Diagnosis Critical to SolutionBy: Robert H. Kent, Ph.D., CMC
Although 85% of the top 1000 companies in North America have downsized, studies show that from 1/2 to 2/3 of these companies still do not achieve satisfactory results. And over 90% of manufacturing and service companies have some form of quality improvement program, yet 2 out of every 3 fail to meet expectations. How come?
Poor implementation is a major reason. Many businesses have enormous difficulty breaking away from the status quo to institute better business practices or a change in direction. But I believe it's just as likely that the failure is because of inadequate problem diagnosis - the solutions weren't appropriate.
I've seen extensive supervisory training programs instituted when the real problem was the lack of management skill at the executive level; expensive sales training given to already very good salespeople when the real problem was the merchandise buyer's incompetence; and forced employee terminations when the real culprit was a lack of adequate control procedures.
The real causes of business problems can range from the simple to the highly complex. And although diagnosing problems ought to be a skill required of management, often management, in particular the owner/operator, is too close to the problems to be objective, especially company-wide management problems.
But some business owners, proactive by nature, tend to look for fast solutions, without due regard for adequate diagnosis, and as a result fall prey to "feel good" seminars, the latest fads, quick fixes, marketing propaganda and zealous salespeople offering peace of mind.
In themselves, these fads or panacea programs may be excellent for resolving the problems they were designed for. But prescribing generalized solutions without thoroughly understanding your true needs is dangerous. Your business is surely too complex for you to be able to take the generic, impersonal advice dispensed from trade journals, textbooks, newspapers or gurus. The ideas they contain may be enlightening, but no-one should prescribe without first diagnosing.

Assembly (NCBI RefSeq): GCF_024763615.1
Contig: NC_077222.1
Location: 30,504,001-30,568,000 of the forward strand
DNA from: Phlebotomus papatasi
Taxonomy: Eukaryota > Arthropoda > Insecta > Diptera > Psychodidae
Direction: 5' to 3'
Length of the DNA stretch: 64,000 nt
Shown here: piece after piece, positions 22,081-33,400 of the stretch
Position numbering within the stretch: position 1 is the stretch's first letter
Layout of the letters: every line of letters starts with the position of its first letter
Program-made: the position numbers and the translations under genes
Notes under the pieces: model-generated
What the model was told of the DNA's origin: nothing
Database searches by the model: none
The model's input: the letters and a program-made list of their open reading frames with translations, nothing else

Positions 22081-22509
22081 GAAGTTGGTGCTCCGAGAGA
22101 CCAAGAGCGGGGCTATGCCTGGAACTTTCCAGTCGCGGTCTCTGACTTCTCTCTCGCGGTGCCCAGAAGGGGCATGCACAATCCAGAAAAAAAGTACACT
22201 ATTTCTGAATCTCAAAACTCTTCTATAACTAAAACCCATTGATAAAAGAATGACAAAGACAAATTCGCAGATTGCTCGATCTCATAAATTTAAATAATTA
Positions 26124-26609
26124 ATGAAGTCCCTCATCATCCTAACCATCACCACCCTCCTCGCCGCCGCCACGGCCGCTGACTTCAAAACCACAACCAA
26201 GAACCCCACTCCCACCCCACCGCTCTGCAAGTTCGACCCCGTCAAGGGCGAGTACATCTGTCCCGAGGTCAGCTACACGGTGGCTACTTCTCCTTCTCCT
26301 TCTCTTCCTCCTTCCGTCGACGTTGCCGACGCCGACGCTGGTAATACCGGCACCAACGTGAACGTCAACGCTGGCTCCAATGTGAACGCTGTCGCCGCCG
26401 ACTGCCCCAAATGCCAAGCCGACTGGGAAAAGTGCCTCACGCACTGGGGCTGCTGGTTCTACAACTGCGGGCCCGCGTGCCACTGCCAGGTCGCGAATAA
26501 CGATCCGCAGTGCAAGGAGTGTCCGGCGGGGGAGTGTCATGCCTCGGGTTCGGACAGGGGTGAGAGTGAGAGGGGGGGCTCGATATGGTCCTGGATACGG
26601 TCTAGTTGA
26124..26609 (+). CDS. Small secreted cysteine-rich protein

You'd be further ahead if you spent more of your time and money properly diagnosing your business problems and less on implementing fast solutions.
If quality is inconsistent, ask why! The real cause may be simpler than you think. If there's poor teamwork, investigate the causes first, don't just make everybody climb mountains or go white water rafting. The underlying cause of poor teamwork may remain and the problem will continue.
Who diagnoses your business problems is also an important consideration. Is this person qualified and objective? Figuring out the cause of business problems is a highly skilled activity and should command an appropriate fee. Be extraordinarily cautious about free diagnostic services from a salesperson.
Many questionable sales techniques and survey tools can rationalize your need for any product or service. As in health care, seeking more than one diagnostic opinion is often prudent and can avoid unnecessary expense, trauma and irreversible damage to your business.
© Copyright 2001 The Mansis Development Corporation
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